Chilled Water Capacity
Stanford's Central Energy Facility (CEF) relies on hot and cold water for heating and cooling, respectively, and utilizes a heat recovery process to meet campus needs efficiently. To further improve infrastructure resiliency during heat waves, and to eliminate disruption to teaching and research, additional cooling equipment was installed in September 2019 to expand the cooling capacity of the system by 35 percent. We are also in the process of planning and installing yet further expansions that will come online in the next few years, and we will continue to monitor emerging needs so that we can address them proactively. Should unanticipated and extreme heat conditions tax even these augmented systems, the university is prepared for different stages of chilled water curtailment, and the campus community can use the dashboards on this site to understand current and forecast conditions, and prepare appropriately.
The dashboards above display the actual chilled water capacity at the CEF and corresponding campus loads, as well as forecast projections for the week ahead, showing how the system may handle spikes in weather conditions. Yellow caution will occur if projected loads exceed 80% of total system capacity. Red caution will occur if projected loads exceed 95% of total system capacity. Total system capacity equals the total daily production capacity of all system chilling equipment plus a portion of available chilled water thermal storage. Storage is prorated by the number of days the heat event is expected to last. The second dashboard shows the gap between cumulative capacity and cumulative forecast.
In the unlikely event of a chilled water curtailment, every effort will be made to communicate with chilled water customers as quickly as possible. Facilities teams will communicate information to the Stanford community using the AlertSU system as soon as curtailment information becomes available.
Curtailment Stages and Impacts
During periods of curtailment, the situation is often very dynamic. The response may not always be systematic or progress sequentially through the specified stages, and some situations may require rapid escalation in curtailment stage levels with limited notice.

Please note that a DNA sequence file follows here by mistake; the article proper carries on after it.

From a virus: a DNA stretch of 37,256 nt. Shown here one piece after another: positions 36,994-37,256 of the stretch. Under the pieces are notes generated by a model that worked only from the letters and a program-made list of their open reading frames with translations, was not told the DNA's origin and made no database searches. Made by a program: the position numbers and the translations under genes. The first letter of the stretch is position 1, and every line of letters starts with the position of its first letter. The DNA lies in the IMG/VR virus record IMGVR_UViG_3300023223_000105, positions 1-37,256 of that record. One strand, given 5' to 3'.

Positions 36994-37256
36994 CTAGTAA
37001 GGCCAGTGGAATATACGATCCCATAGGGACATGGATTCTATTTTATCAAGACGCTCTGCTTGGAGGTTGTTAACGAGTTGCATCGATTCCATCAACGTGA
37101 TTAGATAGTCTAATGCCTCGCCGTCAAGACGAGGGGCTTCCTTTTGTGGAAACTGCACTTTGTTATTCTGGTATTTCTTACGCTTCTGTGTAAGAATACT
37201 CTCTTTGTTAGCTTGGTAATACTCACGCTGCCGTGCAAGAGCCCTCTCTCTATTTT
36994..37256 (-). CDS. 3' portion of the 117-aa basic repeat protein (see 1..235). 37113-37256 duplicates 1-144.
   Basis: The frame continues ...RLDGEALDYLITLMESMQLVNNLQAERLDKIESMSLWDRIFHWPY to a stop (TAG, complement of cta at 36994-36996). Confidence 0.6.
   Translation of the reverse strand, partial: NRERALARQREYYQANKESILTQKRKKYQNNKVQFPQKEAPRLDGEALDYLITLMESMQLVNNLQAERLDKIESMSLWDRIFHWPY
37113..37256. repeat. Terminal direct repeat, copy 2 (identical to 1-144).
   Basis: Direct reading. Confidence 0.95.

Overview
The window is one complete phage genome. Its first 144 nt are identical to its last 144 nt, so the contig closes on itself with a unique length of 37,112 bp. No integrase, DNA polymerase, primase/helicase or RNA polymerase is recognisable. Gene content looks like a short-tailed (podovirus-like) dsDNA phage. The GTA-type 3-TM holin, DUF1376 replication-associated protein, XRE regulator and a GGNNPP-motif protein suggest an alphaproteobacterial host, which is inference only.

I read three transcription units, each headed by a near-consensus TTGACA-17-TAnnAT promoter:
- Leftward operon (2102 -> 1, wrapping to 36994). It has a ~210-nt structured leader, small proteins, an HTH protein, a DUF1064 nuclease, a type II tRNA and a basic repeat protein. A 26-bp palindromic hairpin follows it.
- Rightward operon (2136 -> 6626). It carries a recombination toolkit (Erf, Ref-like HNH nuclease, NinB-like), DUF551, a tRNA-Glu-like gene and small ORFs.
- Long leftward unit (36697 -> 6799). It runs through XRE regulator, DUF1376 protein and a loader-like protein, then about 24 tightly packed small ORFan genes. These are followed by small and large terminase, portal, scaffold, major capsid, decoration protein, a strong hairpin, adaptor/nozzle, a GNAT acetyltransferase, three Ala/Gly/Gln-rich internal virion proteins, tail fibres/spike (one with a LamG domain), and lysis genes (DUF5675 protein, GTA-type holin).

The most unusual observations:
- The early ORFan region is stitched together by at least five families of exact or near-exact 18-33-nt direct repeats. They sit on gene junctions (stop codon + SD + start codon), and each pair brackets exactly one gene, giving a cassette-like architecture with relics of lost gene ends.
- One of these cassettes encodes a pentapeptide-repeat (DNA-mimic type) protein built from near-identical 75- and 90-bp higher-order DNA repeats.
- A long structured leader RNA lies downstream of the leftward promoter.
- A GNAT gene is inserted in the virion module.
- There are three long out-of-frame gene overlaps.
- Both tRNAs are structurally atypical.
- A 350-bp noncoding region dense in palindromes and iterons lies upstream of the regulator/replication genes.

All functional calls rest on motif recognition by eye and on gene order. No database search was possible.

Click each stage to view a summary of associated impacts and how to prepare
STAGE 4 (A, B, C)
For those in research areas, please be aware that elevated temperatures can affect any equipment that utilizes process cooling water, including vacuum pumps, cryostats, and microscopes. In extreme cases, it can also lead to the overheating of freezers, the need for equipment re-calibration (such as lasers), and fume hood shut downs. Finally, it could lead to differences in the performance of experiments including an increase in reaction rates, higher vapor pressure of volatile solvents, increased evaporation of solvents and/or increased condensation on equipment. There are a number of non-curtailable spaces that house life safety functions and will not be included in any curtailment stages. For more detailed information:
You can also contact EH&S at 650-723-0448 with specific questions or concerns.
Proactive Demand Management
Curtailment periods should not be the first time to take stock of your energy and chilled water demand. To reduce heat gain in buildings, and support energy conservation goals, incorporate the following best practices into your daily habits:
- Turn off lights in unused rooms
- Lower window shades
- Keep doors and windows closed
- Power down unused office equipment
- Close laboratory fume hood sashes where not in use
- Shut off lab equipment not currently in use (where possible)